Have Any Questions For Russert?

One of my blog partners over at Blue Force is participating in this conference and is asking people for questions she should ask Russert (or Peggy Noonan or Fred Barnes, who are also participating).

This is what she's looking for:

I'm looking for insightful questions that might set them back on their heels. They've thought of all the obvious ones and have their formulaic answers well rehearsed.

Anyone got anything clever to ask?

by Alex Urevick 2006-01-27 07:30AM | 0 recs
Re: Have Any Questions For Russert?

Ask them how much money they estimate they have saved as a result of the Bush's tax cuts. It is probably in the hundreds of thousands of dollars. If they refuse to answer, ask them whether journalists should tell their readers how the policies of an administration or a party has benefited them personally so that the public can evaluate their commentary.

by mrgavel 2006-01-27 09:20AM | 0 recs
NBC Washington Bureau is Compromised

Tim Russert is the Washington DC Bureau Chief for NBC News Division.

This entire division has been corrupted by the CIA Agent prosecution and closeness to the Bush Administration:

- Russert was called by Scooter Libby to complain about Hardball.

  • Chris Matthews was pressured by that Scooter Libby call. Chris Matthews was also called by Karl Rove and told Valerie Plame is "fair game."
  • Andrea Mitchell has made many mistatements about the Scooter Libby and Valerie Plame situation, on Imus, on Hardball, and on NBC Nightly.

Furthermore:

- Pete Williams, former employee of Dick Cheney at DoD, is allowed to report on Dick Cheney the VP.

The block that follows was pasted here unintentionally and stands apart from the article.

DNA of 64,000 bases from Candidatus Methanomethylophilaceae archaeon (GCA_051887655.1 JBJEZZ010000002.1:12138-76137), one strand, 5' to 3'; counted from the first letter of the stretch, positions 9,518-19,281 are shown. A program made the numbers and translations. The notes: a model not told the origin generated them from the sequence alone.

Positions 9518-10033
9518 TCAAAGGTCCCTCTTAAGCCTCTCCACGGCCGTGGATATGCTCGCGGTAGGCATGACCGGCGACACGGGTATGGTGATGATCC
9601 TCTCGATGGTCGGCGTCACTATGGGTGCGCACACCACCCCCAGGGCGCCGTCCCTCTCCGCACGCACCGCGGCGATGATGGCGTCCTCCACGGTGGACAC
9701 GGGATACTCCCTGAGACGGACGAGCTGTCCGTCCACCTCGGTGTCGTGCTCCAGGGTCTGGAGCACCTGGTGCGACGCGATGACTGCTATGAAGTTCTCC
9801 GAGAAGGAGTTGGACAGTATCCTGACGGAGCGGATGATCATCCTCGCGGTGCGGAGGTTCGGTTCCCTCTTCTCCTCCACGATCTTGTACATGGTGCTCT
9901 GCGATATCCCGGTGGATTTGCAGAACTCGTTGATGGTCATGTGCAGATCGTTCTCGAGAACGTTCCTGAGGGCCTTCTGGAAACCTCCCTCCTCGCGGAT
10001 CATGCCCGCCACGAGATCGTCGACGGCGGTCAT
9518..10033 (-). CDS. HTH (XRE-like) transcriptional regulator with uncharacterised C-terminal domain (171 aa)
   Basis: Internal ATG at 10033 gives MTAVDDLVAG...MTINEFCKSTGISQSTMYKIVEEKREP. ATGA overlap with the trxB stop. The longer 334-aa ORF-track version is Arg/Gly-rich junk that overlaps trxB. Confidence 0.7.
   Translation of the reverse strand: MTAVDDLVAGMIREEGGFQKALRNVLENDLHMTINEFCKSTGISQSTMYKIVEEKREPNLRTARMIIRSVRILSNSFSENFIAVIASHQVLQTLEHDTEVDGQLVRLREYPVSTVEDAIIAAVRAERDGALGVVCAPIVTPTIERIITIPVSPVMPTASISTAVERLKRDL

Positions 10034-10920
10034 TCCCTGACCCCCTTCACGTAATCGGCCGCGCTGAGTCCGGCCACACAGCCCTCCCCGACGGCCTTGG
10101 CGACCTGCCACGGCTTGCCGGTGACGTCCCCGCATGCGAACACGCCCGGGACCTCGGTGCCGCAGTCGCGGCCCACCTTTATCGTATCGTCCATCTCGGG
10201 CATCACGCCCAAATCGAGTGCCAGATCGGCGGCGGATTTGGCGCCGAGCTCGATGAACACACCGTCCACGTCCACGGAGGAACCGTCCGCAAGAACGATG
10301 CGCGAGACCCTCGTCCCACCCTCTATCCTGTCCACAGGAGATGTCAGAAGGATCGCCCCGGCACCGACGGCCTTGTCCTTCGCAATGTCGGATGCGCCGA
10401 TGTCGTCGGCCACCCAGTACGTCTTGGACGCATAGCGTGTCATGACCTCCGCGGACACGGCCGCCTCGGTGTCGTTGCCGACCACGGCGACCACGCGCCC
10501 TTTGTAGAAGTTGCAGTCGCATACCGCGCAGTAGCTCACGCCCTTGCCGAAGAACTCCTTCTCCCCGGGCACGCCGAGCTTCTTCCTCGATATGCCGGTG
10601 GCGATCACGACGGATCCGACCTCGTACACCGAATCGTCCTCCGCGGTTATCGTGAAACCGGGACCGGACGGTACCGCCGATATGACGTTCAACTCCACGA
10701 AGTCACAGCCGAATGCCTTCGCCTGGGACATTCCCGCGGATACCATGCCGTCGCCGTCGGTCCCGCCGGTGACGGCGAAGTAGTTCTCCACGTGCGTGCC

- Brian Williams (no relation) has admitted his affinity for listening to Rush Limbaugh as an arbiter of public opinion.

Karl Rove played all of them for chumps. He played on their natural tendency to suck up, then zinged them with the Plame leak.

By those two facts, the entire DC Bureau of NBC News has been compromised - if not corrupted - by their unethical behavior and their inordinate symapthy with the Bush Administration.

NBC News used to be represented by the likes of John Chancellor, David Brinkley, and Tom Brokaw. None of them would have been dragged into this mess when they were at NBC. NBC News needs to clean house. Now.

by zappatero 2006-01-27 08:02AM | 0 recs
And ABC News Is Just Infotianment

I actually watched Nightline a few times over the past couple weeks. Wow, talk about taking a dive. The show has become more of an entertainment/gossip show than a news program. They're reporting on hip-hop producers and British reality TV shows. They do put a few serious topics in to pay lip service to hard journalism, but let's see how long that lasts.

In fact, ABC News is dominated by these infotainment shows: 20/20, Primetime...and now Nightline has become one of them.

I wouldn't be surprised if John Tesh takes over the anchor position at World News Tonight some time soon.

by LiberalFromPA 2006-01-27 09:03AM | 0 recs